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Reverse Charges in Service Tax

Under the Reverse Charges Mechanism, the service receiver is liable to pay service tax directly to the government instead of the service provider on certain notified services.

With effect from 1 July, 2012, there are certain services on which 100% service tax needs to be paid by Service Recipient and there is partial reverse charge wherein both service provider and service recipient need to pay service tax as per certain prescribed percentages.

Hence the service receivers will now have to register themselves with the respective tax authorities and will have to file the required returns.

Further, the service receiver cannot claim the general exemption of rupees 10 lakhs.

More details and list of services can be found under Notification No. 30/2012- ST dated 20-06-2012 and as amended by Notification No. 45/2012- ST dated 07-08-2012.


History of Taxation

The origin of the word "Tax" is from "Taxation" which means an estimate. The levying of taxes dates back to 2000 years across many empires – Greece, German and Roman empires. For many centuries, revenue from taxes went to the Monarch.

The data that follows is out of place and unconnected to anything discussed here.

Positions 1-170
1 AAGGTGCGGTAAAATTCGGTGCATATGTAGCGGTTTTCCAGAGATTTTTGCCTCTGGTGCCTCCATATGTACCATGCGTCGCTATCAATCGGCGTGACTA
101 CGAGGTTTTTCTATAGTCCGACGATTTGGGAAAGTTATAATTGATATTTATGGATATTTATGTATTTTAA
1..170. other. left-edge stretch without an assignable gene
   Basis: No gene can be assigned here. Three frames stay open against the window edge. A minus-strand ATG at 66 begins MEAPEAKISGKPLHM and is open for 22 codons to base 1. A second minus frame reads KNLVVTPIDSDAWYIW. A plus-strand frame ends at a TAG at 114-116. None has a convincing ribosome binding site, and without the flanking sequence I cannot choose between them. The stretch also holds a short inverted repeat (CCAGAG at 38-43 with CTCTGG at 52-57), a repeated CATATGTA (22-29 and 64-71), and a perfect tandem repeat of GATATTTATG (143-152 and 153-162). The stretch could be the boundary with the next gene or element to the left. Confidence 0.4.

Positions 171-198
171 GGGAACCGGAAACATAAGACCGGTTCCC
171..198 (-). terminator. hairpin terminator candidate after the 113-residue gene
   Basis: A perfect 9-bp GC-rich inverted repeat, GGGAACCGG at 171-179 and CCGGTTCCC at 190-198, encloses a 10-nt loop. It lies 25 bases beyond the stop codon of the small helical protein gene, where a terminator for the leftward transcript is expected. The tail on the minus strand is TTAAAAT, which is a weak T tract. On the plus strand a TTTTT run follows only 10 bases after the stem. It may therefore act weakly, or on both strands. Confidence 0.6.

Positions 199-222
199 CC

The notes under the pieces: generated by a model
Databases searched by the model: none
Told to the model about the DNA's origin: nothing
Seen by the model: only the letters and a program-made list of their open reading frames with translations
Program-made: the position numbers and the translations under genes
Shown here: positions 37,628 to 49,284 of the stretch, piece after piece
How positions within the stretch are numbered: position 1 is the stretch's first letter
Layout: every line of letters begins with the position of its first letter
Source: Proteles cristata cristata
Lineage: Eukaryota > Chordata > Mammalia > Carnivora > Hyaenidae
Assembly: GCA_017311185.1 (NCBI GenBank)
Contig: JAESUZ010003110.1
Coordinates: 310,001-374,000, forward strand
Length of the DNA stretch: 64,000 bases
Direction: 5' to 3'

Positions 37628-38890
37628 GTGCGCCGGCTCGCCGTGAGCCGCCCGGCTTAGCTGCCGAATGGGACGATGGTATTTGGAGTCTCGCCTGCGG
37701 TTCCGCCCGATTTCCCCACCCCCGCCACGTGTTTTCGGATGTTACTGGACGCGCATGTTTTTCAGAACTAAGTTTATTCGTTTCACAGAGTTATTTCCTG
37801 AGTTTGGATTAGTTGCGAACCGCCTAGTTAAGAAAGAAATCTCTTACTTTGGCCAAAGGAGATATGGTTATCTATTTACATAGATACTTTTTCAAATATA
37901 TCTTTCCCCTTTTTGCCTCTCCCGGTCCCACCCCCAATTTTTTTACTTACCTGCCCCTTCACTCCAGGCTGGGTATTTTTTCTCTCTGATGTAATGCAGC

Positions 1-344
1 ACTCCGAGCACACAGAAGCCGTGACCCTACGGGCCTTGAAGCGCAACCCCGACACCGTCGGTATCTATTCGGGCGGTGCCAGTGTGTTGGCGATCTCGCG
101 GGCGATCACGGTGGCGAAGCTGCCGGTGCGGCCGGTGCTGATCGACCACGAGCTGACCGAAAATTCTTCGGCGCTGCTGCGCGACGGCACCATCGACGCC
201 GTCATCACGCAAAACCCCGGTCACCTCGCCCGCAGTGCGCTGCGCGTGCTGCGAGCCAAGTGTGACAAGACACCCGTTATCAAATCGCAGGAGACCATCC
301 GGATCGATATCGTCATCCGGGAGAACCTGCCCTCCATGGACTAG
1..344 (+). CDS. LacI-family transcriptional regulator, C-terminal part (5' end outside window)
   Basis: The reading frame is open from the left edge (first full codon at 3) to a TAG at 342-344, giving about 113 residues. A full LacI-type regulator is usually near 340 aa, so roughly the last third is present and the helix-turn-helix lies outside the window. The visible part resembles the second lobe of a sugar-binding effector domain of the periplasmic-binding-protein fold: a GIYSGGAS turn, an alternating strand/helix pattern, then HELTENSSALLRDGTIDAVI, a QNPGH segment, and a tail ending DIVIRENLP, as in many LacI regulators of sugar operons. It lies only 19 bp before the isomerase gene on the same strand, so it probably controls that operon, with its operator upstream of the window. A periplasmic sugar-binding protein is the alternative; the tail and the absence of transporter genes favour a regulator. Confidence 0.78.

As with most problems, taxation problems date back to earliest recorded history.

In India, the system of direct taxation has been in force in one form or another even from ancient times. There are references both in Manu Smriti and Arthashastra to a variety of tax measures. Manu, the ancient sage and law-giver stated that the king could levy taxes, according to Shastras. He advised that taxes should be related to the income and expenditure of the subject. The detailed analysis given by Manu on the subject clearly shows the existence of a well-planned taxation system, even in ancient times. Not only this, taxes were also levied on various classes of people like actors, dancers, singers and even dancing girls. Taxes were paid in the shape of gold-coins, cattle, grains, raw-materials and also by rendering personal service.

Kautilya’s Arthasastra, deals with the system of taxation in an elaborate and planned manner, written sometime in 300 B.C. A major portion of Arthasastra is devoted by Kautilya to financial matters including financial administration. According to famous statesman, the State not only collected a part of the agricultural produce which was normally one sixth but also levied water rates, octroi duties, tolls and customs duties. Taxes were also collected on forest produce as well as from mining of metals etc. Salt tax was an important source of revenue and it was collected at the place of its extraction. Kautilya described in detail, the trade and commerce carried on with foreign countries and the active interest of the Mauryan Empire to promote such trade.